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This article was written by Lisa Taylor - Senior Associate - Gympie

Lisa holds a Masters in Law and a Bachelor of Laws. She also holds a Graduate Diploma of Legal Practice from the Australian National University and is admitted as a Lawyer to the Supreme Court of Queensland and as a solicitor to the High Court of Australia. As a senior associate, Lisa’s focus is on advocacy. She ensures all clients...

Suppression Orders and Non-Publication Orders (Qld)


Open justice is the principle that court proceedings ought to be carried out transparently and subject to the scrutiny of the public. It is one of the most fundamental aspects of the justice system in Australia and is said to be necessary because it prevents abuses of power and maintains public confidence in the integrity, fairness and efficiency of the court. An exception to the principle of open justice exists where openness would interfere with the administration of justice and the ability of the court to ensure that justice is done. Where these circumstances exist, the court can make suppression orders or non-publication orders. Whether such an order is made is determined by weighing the principle of open justice against the harm that would be suffered should openness exist in relation to a particular matter.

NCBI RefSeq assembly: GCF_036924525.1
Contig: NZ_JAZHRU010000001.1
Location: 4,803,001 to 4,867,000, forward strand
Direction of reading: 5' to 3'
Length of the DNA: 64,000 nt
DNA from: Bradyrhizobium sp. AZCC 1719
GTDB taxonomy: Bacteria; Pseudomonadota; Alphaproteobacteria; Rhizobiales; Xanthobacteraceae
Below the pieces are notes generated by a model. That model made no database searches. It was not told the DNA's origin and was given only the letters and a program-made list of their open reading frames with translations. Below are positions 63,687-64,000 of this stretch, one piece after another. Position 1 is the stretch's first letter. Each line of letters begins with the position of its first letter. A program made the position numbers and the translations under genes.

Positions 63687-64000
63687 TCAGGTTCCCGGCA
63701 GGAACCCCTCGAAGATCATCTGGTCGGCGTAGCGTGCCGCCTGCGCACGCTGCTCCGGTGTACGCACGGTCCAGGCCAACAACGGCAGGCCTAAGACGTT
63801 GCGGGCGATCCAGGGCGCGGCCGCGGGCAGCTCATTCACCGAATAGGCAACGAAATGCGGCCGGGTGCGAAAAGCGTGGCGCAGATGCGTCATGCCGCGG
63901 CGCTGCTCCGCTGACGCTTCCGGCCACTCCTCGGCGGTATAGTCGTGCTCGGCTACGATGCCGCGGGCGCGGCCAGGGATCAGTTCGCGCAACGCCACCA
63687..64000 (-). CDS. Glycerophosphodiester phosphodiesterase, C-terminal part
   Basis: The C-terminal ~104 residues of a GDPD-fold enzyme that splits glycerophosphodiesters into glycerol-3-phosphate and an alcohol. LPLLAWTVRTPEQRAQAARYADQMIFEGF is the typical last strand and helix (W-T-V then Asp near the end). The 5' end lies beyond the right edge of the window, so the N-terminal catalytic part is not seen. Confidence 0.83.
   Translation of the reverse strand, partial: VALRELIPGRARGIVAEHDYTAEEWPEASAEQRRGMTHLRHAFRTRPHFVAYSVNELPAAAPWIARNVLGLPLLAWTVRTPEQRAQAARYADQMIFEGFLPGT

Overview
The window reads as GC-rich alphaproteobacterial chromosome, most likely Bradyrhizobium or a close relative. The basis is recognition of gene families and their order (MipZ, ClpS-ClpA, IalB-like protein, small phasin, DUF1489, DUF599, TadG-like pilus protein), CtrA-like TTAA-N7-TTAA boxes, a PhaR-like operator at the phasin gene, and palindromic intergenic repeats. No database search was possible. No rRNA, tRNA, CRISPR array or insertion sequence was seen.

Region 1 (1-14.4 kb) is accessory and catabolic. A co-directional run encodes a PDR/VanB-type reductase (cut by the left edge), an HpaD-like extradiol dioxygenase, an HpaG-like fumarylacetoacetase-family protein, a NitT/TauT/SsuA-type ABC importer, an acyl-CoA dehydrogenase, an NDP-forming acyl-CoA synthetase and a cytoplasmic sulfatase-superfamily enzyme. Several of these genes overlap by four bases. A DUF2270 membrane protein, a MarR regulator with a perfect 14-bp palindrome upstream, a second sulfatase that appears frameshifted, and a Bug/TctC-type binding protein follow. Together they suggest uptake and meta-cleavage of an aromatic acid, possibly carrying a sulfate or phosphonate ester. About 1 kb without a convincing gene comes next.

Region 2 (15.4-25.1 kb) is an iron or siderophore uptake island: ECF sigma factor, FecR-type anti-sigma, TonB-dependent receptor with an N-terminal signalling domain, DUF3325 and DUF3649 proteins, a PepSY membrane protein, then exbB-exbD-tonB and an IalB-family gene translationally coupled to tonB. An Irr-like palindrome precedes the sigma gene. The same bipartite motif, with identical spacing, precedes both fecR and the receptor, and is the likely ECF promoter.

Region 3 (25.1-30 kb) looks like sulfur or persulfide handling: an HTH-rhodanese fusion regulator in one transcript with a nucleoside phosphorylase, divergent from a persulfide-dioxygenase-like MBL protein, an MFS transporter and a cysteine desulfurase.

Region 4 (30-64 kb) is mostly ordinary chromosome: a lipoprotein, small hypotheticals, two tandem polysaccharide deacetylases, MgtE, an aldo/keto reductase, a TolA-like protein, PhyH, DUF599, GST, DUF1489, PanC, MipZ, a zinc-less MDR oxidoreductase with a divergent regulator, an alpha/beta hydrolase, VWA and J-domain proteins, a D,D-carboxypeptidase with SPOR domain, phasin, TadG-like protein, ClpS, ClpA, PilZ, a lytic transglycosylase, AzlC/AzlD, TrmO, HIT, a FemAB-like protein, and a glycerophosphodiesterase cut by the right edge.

What are Suppression Orders?

Suppression orders are orders made by a court to prohibit the publication of particular evidence or information where this is in the interests of justice. These orders can be made under commonwealth, state or territory legislation.

A suppression order is often sought for the furtherance of, or in the administration of justice and when special circumstances exist. These circumstances can be where the release of the information would:

  • Endanger national or international security;
  • Prejudice the administration of justice;
  • Endanger the safety of any person;
  • Cause hardship, distress of embarrassment to a child;
  • Be offensive to public decency or morality.